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Remote Sensing, GIS, Ecology, and Oddball Techniques

PostgreSQL table drop — a little fun with ouroboros

Posted by smathermather on February 11, 2016

My latests posts on PDAL have been fun. For the moment, a quick bit of code for dropping all the tables in your PostgreSQL database. BTW, the following is a bad idea. Many bad ideas are really useful. This is a really useful but bad idea:

echo "\dt" | psql | grep layer | awk '{print "DROP TABLE \"" $3"\";"}' | psql

How does this work? Let’s do a quick step through.

First we echo “\dt”.

$ echo "\dt"
\dt

This just prints literally (the literally kind of literally) “\dt”. \dt is a psql command for listing all the tables in your database. We “pipe” (this symbol is a pipe: |) that into psql. Essentially what this does is run this command within psql as follows:

$ echo "\dt" | psql
               List of relations
 Schema |        Name        | Type  |  Owner  
--------+--------------------+-------+---------
 public | layer_0-1.5        | table | user
 public | layer_1.5-3        | table | user
 public | layer_105-150      | table | user
 public | layer_15-30        | table | user
 public | layer_150-200      | table | user
 public | layer_3-6          | table | user
 public | layer_30-45        | table | user
 public | layer_45-60        | table | user
 public | layer_6-15         | table | user
 public | layer_60-105       | table | user
 public | paw_points         | table | user
 public | pointcloud_formats | table | user
 public | spatial_ref_sys    | table | user
(13 rows)

Now that we have a list of tables, we can manipulate that list in order to manipulate our tables. We’ll use the grep command to go line by line and only return the ones with the word “layer” in them. These are the table names that we are interested in dropping.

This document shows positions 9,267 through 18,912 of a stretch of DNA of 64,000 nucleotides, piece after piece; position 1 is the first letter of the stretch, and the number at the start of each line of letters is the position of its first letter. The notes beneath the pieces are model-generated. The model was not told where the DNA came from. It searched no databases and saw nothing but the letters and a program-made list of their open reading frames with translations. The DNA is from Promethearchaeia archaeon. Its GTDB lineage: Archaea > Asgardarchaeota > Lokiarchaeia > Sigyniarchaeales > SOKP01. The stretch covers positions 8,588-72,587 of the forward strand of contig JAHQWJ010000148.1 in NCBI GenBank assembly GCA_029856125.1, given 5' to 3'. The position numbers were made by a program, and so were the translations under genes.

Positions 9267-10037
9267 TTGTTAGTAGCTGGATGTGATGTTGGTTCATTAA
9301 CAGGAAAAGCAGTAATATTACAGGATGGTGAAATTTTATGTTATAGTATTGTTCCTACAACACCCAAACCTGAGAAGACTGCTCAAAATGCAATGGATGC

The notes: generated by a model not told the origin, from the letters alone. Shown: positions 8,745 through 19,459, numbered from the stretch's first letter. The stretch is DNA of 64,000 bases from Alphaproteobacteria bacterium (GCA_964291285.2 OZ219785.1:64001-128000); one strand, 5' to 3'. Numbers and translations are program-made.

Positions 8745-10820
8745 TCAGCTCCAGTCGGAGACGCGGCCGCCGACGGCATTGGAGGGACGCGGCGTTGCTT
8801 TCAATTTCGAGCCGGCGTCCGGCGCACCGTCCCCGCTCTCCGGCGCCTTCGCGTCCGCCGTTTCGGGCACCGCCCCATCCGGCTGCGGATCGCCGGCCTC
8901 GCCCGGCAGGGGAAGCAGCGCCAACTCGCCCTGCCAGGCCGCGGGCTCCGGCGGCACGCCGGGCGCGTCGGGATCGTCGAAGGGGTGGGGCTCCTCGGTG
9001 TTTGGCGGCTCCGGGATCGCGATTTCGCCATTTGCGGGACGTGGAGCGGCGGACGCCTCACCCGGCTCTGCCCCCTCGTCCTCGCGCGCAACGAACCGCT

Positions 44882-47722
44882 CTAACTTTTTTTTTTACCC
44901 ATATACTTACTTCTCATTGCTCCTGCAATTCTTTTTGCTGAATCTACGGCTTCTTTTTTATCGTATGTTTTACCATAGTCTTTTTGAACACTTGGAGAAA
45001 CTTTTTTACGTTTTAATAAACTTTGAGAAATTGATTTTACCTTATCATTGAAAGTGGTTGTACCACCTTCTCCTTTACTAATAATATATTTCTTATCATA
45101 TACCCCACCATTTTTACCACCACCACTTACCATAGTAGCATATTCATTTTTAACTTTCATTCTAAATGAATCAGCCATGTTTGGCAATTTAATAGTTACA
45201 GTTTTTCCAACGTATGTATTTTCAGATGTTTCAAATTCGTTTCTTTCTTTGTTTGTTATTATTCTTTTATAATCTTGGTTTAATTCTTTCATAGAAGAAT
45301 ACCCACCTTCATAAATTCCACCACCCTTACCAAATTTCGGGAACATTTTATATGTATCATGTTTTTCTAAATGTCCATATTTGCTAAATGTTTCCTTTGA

$ echo "\dt" | psql | grep layer
 public | layer_0-1.5        | table | user
 public | layer_1.5-3        | table | user
 public | layer_105-150      | table | user
 public | layer_15-30        | table | user
 public | layer_150-200      | table | user
 public | layer_3-6          | table | user
 public | layer_30-45        | table | user
 public | layer_45-60        | table | user
 public | layer_6-15         | table | user
 public | layer_60-105       | table | user

Now we use the awk command to just grab the column we want. By default, awk assumes spaces are our column delimiter, so we’ll grab the third column, however we could also use the pipes as our delimiter with the -F flag:

$ echo "\dt" | psql | grep layer | awk '{print $3}'
layer_0-1.5
layer_1.5-3
layer_105-150
layer_15-30
layer_150-200
layer_3-6
layer_30-45
layer_45-60
layer_6-15
layer_60-105

Let us next extend the awk command to print the commands we want to run against our database. Note I had to escape my double quotes with a “\”:

$ echo "\dt" | psql | grep layer | awk '{print "DROP TABLE \"" $3"\";"}' 
DROP TABLE "layer_0-1.5";
DROP TABLE "layer_1.5-3";
DROP TABLE "layer_105-150";
DROP TABLE "layer_15-30";
DROP TABLE "layer_150-200";
DROP TABLE "layer_3-6";
DROP TABLE "layer_30-45";
DROP TABLE "layer_45-60";
DROP TABLE "layer_6-15";
DROP TABLE "layer_60-105";

Now we have the commands we need to feed back into psql to run against the database. Here is where the dragon eats its own tail:

echo "\dt" | psql | grep layer | awk '{print "DROP TABLE \"" $3"\";"}' | psql
DROP TABLE
DROP TABLE
DROP TABLE
DROP TABLE
DROP TABLE
DROP TABLE
DROP TABLE
DROP TABLE
DROP TABLE
DROP TABLE

3 Responses to “PostgreSQL table drop — a little fun with ouroboros”

  1. Toby Speight said

    You can pass the ‘\dt’ command directly to psql, and you can get ‘awk’ to do the filtering for you:

    psql -c ‘\dt’ -tA | awk -F ‘|’ ‘$2 ~ /^layer/ {print “DROP TABLE \”” $2″\”;”}’

  2. Aweome Toby. What does the ~ do?

  3. Toby Speight said

    The ~ is a match operator – it makes awk match the regexp “/^layer/” against the field $2. I’m not proficient in awk; I just copied that from an example I found…

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